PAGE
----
It is believed that the Lānaʻi Hookbill inhabited montane dry forests on Lānaʻi dominated by ʻakoko (Euphorbia spp.) and ōpuhe (Urera glabra). The unique shape of the hookbill's bill, particularly when compared with the ʻŌʻū's bill, and its apparent rarity suggested that the species was an extreme specialist and was therefore restricted to this habitat.
Ecology and behavior
The Lānaʻi Hookbill is only known to have eaten the fruit of the ōpuhe. The type specimen was caught while feeding on the plant, and its berries were subsequently discovered in its stomach. It is considered likely that the hookbill additionally ate ʻakoko fruits due to their similarity in size and shape to those of the ōpuhe. However, the hookbill's unique bill is considered unlikely to have evolved if the species was purely frugivorous, and it has been suggested that the hookbill specialized in eating snails. The species was very active while searching for food, constantly flying from tree to tree. While perched it shifted restlessly.
Based upon the structure of the bill, it has been suggested that this unique bill was used as a pincer, with the tips of both mandibles touching. The hookbill could have used this movement to pluck fruits or flowers for consumption, or it may have been used to extract snails from their shells. It is also possible that the bird could have crushed a snail shell between its mandibles and then used its tongue to ingest the meat and expel the shell out of the open sides of the beak.
There is no recorded information on the Lānaʻi Hookbill's breeding behavior. However, the other Hawaiian honeycreepers are remarkably uniform in their breeding behavior, and it is therefore likely that the hookbills also bred from early winter through the end of summer in August, with pair bonding being completed by January or February. The males likely defended a territory that moved along with his bonded female and became a centered around the nest after the female constructed it. It is hypothesized that the hookbill laid two to three eggs and that its young were altricial.
Historically, the hookbill was only recorded three times. All three sightings were made by George C. Munro; the first was when he collected a single bird on February 22, 1913, and the other two sightings came on March 16, 1916 and August 12, 1918. The only existing specimen is in the Bernice P. Bishop Museum in Honolulu. The species was not recorded by the native Hawaiians.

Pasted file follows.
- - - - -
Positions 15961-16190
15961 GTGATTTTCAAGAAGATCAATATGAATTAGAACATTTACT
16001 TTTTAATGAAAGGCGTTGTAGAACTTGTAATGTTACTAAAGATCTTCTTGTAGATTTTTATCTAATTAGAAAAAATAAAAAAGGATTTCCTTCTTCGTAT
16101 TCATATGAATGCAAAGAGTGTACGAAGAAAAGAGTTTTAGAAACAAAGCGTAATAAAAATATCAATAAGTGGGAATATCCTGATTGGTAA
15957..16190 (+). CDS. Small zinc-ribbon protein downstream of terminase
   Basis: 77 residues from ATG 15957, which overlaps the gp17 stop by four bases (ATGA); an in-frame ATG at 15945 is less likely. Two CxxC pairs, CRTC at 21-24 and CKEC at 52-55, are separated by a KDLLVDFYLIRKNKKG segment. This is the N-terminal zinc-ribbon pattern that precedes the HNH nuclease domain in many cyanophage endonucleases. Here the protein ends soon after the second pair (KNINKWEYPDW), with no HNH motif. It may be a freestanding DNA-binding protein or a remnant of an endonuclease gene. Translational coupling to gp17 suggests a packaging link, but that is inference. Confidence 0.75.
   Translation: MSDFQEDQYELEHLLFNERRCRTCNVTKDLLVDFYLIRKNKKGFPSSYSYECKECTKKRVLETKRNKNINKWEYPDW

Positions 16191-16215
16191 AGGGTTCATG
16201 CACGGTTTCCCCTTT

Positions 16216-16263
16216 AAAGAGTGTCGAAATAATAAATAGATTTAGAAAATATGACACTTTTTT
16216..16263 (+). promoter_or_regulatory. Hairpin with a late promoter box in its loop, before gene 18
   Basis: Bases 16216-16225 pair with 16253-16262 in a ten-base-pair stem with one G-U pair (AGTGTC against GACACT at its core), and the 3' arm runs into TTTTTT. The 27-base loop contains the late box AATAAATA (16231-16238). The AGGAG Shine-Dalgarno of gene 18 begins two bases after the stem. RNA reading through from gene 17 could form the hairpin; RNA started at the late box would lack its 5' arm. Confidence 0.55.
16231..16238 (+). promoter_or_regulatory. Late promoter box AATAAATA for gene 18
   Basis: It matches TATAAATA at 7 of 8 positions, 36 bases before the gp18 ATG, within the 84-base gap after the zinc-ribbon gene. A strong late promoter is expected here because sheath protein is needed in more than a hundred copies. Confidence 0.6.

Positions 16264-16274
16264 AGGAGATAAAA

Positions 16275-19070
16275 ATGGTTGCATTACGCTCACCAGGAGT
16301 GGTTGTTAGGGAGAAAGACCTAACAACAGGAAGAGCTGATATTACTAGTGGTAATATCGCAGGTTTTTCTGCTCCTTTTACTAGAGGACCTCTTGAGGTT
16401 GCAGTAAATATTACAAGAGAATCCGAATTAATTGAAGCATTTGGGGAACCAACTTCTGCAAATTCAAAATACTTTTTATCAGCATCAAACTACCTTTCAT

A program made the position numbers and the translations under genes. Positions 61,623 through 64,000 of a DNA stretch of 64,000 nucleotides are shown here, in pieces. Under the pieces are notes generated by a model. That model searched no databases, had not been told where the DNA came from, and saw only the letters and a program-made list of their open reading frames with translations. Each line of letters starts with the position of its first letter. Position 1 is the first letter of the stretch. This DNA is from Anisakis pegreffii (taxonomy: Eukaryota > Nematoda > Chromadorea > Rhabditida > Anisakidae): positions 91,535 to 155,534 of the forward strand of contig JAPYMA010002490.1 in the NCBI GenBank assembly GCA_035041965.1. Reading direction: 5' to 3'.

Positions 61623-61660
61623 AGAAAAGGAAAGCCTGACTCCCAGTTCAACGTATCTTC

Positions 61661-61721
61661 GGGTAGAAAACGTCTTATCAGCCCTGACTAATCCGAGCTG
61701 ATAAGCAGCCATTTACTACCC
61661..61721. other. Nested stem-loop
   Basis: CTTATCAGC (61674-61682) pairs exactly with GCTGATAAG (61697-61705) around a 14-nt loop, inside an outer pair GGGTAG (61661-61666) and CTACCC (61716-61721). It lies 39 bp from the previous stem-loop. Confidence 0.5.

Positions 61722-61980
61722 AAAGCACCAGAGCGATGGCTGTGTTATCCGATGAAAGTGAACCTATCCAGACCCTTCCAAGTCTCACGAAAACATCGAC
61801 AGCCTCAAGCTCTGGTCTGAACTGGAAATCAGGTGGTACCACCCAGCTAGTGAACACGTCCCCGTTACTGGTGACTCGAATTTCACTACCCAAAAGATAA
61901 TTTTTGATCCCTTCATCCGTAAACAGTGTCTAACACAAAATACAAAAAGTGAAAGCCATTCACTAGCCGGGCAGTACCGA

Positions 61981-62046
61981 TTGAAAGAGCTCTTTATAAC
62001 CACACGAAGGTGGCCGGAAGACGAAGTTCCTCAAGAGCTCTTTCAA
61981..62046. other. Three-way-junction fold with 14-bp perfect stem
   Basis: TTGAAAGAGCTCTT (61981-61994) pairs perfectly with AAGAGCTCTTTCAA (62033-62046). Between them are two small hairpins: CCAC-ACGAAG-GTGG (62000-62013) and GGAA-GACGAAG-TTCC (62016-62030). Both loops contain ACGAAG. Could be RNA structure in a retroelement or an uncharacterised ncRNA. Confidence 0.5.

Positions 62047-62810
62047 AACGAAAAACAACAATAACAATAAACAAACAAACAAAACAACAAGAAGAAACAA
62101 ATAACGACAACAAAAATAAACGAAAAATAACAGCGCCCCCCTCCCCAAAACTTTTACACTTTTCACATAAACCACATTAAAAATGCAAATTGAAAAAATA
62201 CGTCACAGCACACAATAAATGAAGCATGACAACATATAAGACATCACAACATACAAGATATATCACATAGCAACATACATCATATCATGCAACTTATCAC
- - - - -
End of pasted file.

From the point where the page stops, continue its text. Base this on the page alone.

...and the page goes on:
The fact that Munro, an excellent observer who spent years on Lānaʻi, only saw the bird three times implies that it was already very rare by the 1910s. From 1900 to 1940 nearly all of Lānaʻi's forests were converted into pineapple fields. This conversion reduced the area of the hookbill's potential habitat, and is believed to be the biggest contributor to the species' extinction. It has also been suggested that avian malaria, which began affecting Lānaʻi's birds in the 1920s, may have contributed to the species' decline. Likewise, the introduction of feral cats and rats to Lānaʻi may have led to a decline in the hookbill's population. The extinction of local snails through human intervention could also have led to the Lānaʻi Hookbill's extinction.
- BirdLife International (2012). "Dysmorodrepanis munroi". IUCN Red List of Threatened Species. Version 2013.2. International Union for Conservation of Nature. Retrieved 26 November 2013.
- Snetsinger 1998, p. 2
- James, H. F.; Richard Zusi; S.L. Olson (1989). "Dysmorodrepanis munroi (Fringillidae: Drepanidini), A valid genus and species of Hawaiian Finch" (PDF). The Wilson Bulletin 101: 159–179.
- Snetsinger 1998, p. 15
- Greenway, Jr., James C. (October 1939). "Dysmorodrepanis munroi Probably not a Valid Form" (PDF). The Auk (American Ornithologists' Union) 56 (4): 79–80.
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- Perkins, Robert Cyril Layton (March 1919). "On a New Genus and Species of Bird of the Family Drepanididae from the Hawaiian Islands". Annals and Magazine of Natural History (Taylor & Francis) 3 (15): 250–2. doi:10.1080/00222931908673819.
- Snetsinger 1998, p. 8
- Pratt 2010, p. 636
- Snetsinger, Thomas J.; Michelle H. Reynolds; Christina M. Herrmann (1998). "Kona Grosbeak". The Birds of North America Online. Cornell Lab of Ornithology. Retrieved 2009-02-14.
- Snetsinger 1998, p. 6
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- Snetsinger 1998, p. 11
- Pratt, H. Douglas (2010). "Family Drepanididae (Hawaiian Honeycreepers)". In del Hoyo, Josep; Elliott, Andrew; Christie, David. Handbook of the Birds of the World. 15. Weavers to New World Warblers. Barcelona: Lynx Editions.
- Snetsinger, Thomas J.; Reynolds, Michelle H.; Herrmann, Christina M. (1998). "ʻŌʻū (Psittirostra psittacea) and Lānaʻi Hookbill (Dysmorodrepanis munroi)". In Poole, Alan; Gill, Frank. The Birds of North America. 335–336. Philadelphia, PA: The Birds of North America, Inc.
- Images of the holotype at the Searchable Ornithological Research Archive